Sleep Cycle Alarm Clock: This is a great alarm clock that works naturally with your sleep cycle. It keeps track of your natural sleeping patterns and REM cycles to wake you up when you naturally would. The application process can be stressful and getting plenty of rest is important.

Youper: This mental health tracking app helps you handle stress. Although there are many apps out there that work similarly, this app stands out among the rest in that it helps you better understand your emotions in real time. Never underestimate the importance of taking care of your mental health!

Podcast Recommendations by Concentration

As a SIPA student, your time is probably preoccupied with group meetings, scheduling group meetings, studying, rescheduling that group meeting because it coincides with that other group meeting, and reading for classes. This in itself is very time consuming, but like any curious-minded individual, you still want to make room for additional learning. It is common practice for professors to discuss current events and relate it to coursework material and it’s important to stay up-to-date. 

Below is a list of podcast recommendations by concentration; feel free to share your own in the comments below.

International Finance and Economic Policy (IFEP)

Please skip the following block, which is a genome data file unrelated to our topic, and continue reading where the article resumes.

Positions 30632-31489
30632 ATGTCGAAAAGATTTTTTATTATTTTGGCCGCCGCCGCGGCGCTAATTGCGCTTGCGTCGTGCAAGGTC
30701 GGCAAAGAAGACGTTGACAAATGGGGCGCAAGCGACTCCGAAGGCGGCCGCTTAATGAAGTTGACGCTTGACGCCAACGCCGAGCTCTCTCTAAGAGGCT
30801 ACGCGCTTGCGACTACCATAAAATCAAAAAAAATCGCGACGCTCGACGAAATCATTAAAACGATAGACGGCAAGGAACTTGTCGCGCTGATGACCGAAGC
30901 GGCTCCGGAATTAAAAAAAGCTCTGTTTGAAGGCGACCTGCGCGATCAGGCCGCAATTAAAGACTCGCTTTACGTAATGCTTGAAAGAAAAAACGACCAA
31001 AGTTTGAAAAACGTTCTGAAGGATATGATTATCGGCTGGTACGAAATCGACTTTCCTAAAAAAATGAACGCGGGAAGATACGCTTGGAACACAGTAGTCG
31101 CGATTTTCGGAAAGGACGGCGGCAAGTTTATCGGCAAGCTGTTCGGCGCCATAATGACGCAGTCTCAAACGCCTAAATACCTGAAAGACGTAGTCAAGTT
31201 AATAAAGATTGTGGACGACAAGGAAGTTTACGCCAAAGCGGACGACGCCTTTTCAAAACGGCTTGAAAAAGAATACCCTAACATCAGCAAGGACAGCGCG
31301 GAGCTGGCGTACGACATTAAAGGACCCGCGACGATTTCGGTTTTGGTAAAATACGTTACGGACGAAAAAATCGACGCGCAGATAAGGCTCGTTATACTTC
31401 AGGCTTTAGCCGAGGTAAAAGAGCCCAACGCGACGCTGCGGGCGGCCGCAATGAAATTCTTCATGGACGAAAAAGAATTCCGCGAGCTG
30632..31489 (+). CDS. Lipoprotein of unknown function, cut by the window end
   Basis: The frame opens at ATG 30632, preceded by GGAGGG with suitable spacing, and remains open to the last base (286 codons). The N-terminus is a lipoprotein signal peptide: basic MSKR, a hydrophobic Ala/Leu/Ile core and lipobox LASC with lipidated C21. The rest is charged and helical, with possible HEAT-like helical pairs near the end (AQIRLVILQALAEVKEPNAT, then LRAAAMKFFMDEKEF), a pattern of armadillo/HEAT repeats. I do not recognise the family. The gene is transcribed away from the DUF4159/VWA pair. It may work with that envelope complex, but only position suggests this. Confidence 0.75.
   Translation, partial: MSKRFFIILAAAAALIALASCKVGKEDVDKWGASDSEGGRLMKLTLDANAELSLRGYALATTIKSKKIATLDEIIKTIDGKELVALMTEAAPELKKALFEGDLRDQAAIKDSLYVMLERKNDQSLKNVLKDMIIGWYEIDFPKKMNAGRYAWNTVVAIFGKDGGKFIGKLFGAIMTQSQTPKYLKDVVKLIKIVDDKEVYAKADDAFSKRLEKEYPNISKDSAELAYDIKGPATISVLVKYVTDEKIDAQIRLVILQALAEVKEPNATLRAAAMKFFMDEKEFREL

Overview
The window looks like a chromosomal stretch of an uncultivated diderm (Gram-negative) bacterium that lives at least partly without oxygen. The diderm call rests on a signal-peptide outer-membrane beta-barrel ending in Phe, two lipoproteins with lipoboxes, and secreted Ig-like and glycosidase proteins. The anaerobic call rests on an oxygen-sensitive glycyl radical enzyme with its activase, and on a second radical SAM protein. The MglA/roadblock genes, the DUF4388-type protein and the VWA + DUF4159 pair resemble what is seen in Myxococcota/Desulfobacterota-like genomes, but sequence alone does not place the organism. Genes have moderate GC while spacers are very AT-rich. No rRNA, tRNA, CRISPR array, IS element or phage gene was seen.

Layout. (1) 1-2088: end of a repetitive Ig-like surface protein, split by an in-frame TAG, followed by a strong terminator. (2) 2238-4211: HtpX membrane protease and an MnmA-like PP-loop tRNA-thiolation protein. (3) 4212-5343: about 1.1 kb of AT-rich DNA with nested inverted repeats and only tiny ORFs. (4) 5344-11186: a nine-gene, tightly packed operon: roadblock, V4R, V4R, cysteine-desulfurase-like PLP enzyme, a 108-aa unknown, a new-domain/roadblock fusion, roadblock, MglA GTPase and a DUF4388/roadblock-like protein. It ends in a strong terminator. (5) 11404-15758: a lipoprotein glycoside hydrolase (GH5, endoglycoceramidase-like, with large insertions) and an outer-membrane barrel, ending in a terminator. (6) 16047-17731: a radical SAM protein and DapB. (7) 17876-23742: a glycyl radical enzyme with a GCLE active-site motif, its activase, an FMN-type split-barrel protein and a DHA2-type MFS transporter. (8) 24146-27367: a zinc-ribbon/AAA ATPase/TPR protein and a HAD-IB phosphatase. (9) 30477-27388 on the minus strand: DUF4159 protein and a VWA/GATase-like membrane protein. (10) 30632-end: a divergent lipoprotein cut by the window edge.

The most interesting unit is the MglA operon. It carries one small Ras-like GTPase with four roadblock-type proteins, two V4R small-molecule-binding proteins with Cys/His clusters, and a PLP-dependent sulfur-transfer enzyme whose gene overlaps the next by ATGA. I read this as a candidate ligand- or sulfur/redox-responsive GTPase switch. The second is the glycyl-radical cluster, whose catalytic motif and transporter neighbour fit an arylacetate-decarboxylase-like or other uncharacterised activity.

Recommendations: Planet Money from NPR and Bloomberg Benchmark by Bloomberg. 

Why: Planet Money does a really fantastic job of explaining current economic events in a very accessible and entertaining way. Case in point: this episode on the Argentinian debt crisis, “A Hedge Fund, A Country, And A Big Sailboat.” Definitely worth listening to, even if you have no background in finance or economics.

Urban and Social Policy (USP)

Recommendations: Justice in America”  by Josie Duffy Rice and Clint Smith, and “Stay Tuned with Preet”, by Preet Bharara.

Why: Admittedly, both podcasts are very U.S.-centered but given the current political climate in America, there is something noteworthy to discuss every day. Preet Bharara is the Former United States Attorney for the Southern District of New York and was fired from his post earlier this year (that is reason enough to listen in itself). Preet uses his career and background to provide insight into events, and frankly, its hard to keep up. For example, this episode on the testimony by Dr. Christine Blasey Ford and Brett Kavanaugh which was recorded on Thursday, prior to Jeff Flake’s announcement on Friday that he would only support Kavanaugh’s confirmation following an FBI investigation. And for those international students who are having a hard time keeping track of all these developments — honestly, we are too.